The characters are fresh, the scenes are full of tension, and the story has come to a satisfying resolution. One step remains before you declare: Done.
It’s that final check. You click on the little magnifying glass in the top right-hand corner of the page and search for over-used words. Your mission: to find and eliminate.
They’re the unnecessary qualifiers (started to, seemed to, for a moment), attempts to create urgency (all of a sudden, just then), common clichés, and personal pets.
“Personal pets” vary and thus can’t be found on a website. For me, they’re all those shrugs and nods and sighs – the lifting of shoulders and eyebrows, tightening of lips, dipping of chins, narrowing and widening of eyes – and any phrase that includes the word breath or pulse.
Your list may be different, but you have one. We all do.
Search and destroy. Grant no pardons. It will make your writing cleaner and more professional.
However, that may not always be the right strategy.
There are times when an often-used word or phrase might not be an over-used word or phrase – its frequency signaling, instead, a recurring motif with hidden possibilities.
For example: I discovered that I’d used the word hair much more often in my current manuscript than I’d thought. Instead of assuming that this was something to be fixed (meaning: get rid of it), I took another look at when and where the word appeared. Rarely was it simply descriptive. Rather, it always signified something. Hair pulled back or allowed to tumble freely. A lopsided haircut or a perfect French twist. Glittering highlights, indicating a change – and risk – for my bookworm protagonist.
I realized that hair played an evocative, symbolic role in my protagonist’s journey. Instead of eliminating or reducing references to hair, I decided to make them more intentional. Precisely because it was a highly-used word, hair could serve as a shorthand for important story elements that, in fact, had more power through a proxy like hair, instead of being explicitly named.
I wondered which of my other pets might offer a similar possibility. Could there be an untapped role for nod, shrug, gaze, stare, lift? Was there a way to view them as allies rather than weeds?
It struck me that shrug and nod – prime candidates for many search-and-destroy missions – are gestures that tend to occur during conversation, nonverbal indicators of one character’s response to another. They mean something.
Jane nodded. Again. “Why are you always agreeing with me?” Ellen snapped. “Instead of saying how you actually feel.”
Jane’s nod and Ellen’s response show us their relationship. The next time Jane nods, we’ll feel what Ellen feels, empathize, and be ready for something new to happen.
Dan shrugged. “No,” Carolyn said. “Don’t brush me off like that. Not this time.”
Dan’s shrug shows his indifference, revealing the power dynamic in the relationship. Carolyn’s response shows that she’s about to challenge that.
The scene requires Dan’s shrug; eliminating it would change or weaken the impact. But perhaps Dan can examine the edge of his cuff or mutter “whatever.” Or Carolyn can react to his shrug, even though it’s not on the page. “Stop doing that thing with your shoulder.” The gesture can – and should – remain, even if it’s not named. “Destroy” would be the wrong response.
So far so good, but what about those classic “search and destroy” words/phrases like totally, just, only, really, suddenly, started to, able to, and seem to?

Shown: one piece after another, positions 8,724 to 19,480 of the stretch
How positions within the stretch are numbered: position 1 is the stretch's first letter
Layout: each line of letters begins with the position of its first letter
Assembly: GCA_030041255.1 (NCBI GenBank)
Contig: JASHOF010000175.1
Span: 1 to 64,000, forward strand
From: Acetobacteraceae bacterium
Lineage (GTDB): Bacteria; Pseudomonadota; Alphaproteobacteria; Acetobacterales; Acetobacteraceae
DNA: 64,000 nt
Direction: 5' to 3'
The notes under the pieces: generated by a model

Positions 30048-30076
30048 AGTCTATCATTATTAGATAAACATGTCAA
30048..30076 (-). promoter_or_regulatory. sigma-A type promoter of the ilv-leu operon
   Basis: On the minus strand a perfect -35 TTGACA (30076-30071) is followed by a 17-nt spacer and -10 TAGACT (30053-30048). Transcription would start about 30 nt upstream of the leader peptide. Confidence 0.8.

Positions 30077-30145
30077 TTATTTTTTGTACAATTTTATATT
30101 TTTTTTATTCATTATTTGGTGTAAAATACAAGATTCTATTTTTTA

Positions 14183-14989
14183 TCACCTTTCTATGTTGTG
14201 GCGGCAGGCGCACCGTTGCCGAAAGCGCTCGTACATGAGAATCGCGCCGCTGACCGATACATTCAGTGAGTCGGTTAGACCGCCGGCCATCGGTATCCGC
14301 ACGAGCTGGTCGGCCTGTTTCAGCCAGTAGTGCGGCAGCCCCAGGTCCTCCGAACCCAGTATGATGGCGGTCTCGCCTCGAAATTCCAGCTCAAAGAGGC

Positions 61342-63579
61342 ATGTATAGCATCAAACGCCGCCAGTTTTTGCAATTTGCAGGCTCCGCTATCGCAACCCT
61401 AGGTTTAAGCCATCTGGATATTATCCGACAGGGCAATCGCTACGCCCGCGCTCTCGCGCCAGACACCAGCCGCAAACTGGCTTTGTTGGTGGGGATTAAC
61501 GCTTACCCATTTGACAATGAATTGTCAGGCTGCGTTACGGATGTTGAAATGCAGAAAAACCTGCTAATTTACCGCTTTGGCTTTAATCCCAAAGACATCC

Clearly, not every often-used word or phrase is a hidden gem. Some really do need to be used sparingly or eliminated altogether. A strict ban on suddenly, all at once, just then, seemed to, started to, and began to seldom has a down-side; the phrases nearly always make writing weaker rather than stronger. A good test is to take the words out and see if the sentence still works.
In other cases, the problem is simply excessive use. Unlike the deadweight of started to, these are perfectly good words (like shrug) whose “problem” is that they’re used too often, thus diluting or reversing their effect.
The solution is to find equivalents or near-equivalents; this creates not only variety but also nuance and precision. Try synonyms or related words and see how they affect the meaning of the passage.
Some words and phrases can go either way – best eliminated or best enhanced – depending on context. How can you decide?
One guideline is the presence of a specific referent. My personal demons – raised eyebrows, tightened lips, tilted heads – have proven useful when assigned specific roles, rather than used indiscriminately. If a tilted head is the signature trait of one particular character, or occurs only when a specific emotion is being conveyed (such as skepticism or doubt), then it becomes intentional rather than generic. The author is in control of the phrase, instead of the other way around.
Another guideline is the phrase’s capacity for evocative economy. Tightened lips can be a concise way to remind the reader of things she already knows about the character or the relationship among the characters. By using a phrase the reader is familiar with, an entire history is quickly evoked – without interrupting the story movement. The fact that the phrase has been used several times before is an asset, not a liability.
There are many other examples. The point is to examine words with high frequency in your manuscript to see which category they belong in: destroy or employ.
Identify the high-frequency words and phrases in your manuscript and ask yourself:
Which are dead weight and ought to go?
Which would deliver more punch and precision if variations were used?
Which have untapped evocative potential precisely because they recur?